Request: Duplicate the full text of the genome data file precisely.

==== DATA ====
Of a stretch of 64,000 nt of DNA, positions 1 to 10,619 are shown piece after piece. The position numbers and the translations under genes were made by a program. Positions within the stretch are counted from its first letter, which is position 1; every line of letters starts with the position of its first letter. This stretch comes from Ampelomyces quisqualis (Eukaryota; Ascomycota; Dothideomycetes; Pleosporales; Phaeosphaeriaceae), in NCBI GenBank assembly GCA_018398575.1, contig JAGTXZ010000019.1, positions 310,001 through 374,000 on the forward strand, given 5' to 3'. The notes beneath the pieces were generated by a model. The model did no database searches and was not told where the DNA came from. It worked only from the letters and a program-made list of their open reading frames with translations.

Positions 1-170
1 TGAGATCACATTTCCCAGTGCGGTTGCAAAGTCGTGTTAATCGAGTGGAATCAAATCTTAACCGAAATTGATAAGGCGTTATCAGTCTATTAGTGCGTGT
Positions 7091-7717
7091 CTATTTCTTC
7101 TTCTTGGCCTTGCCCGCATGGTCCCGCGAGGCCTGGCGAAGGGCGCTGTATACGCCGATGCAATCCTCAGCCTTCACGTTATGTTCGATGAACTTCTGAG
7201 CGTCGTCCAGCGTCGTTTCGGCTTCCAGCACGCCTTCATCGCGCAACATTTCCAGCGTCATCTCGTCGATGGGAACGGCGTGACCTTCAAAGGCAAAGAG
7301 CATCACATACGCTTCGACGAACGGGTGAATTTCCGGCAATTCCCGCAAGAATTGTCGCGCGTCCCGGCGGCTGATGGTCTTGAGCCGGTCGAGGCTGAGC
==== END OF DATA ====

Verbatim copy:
Of a stretch of 64,000 nt of DNA, positions 1 to 10,619 are shown piece after piece. The position numbers and the translations under genes were made by a program. Positions within the stretch are counted from its first letter, which is position 1; every line of letters starts with the position of its first letter. This stretch comes from Ampelomyces quisqualis (Eukaryota; Ascomycota; Dothideomycetes; Pleosporales; Phaeosphaeriaceae), in NCBI GenBank assembly GCA_018398575.1, contig JAGTXZ010000019.1, positions 310,001 through 374,000 on the forward strand, given 5' to 3'. The notes beneath the pieces were generated by a model. The model did no database searches and was not told where the DNA came from. It worked only from the letters and a program-made list of their open reading frames with translations.

Positions 1-170
1 TGAGATCACATTTCCCAGTGCGGTTGCAAAGTCGTGTTAATCGAGTGGAATCAAATCTTAACCGAAATTGATAAGGCGTTATCAGTCTATTAGTGCGTGT
Positions 7091-7717
7091 CTATTTCTTC
7101 TTCTTGGCCTTGCCCGCATGGTCCCGCGAGGCCTGGCGAAGGGCGCTGTATACGCCGATGCAATCCTCAGCCTTCACGTTATGTTCGATGAACTTCTGAG
7201 CGTCGTCCAGCGTCGTTTCGGCTTCCAGCACGCCTTCATCGCGCAACATTTCCAGCGTCATCTCGTCGATGGGAACGGCGTGACCTTCAAAGGCAAAGAG
7301 CATCACATACGCTTCGACGAACGGGTGAATTTCCGGCAATTCCCGCAAGAATTGTCGCGCGTCCCGGCGGCTGATGGTCTTGAGCCGGTCGAGGCTGAGC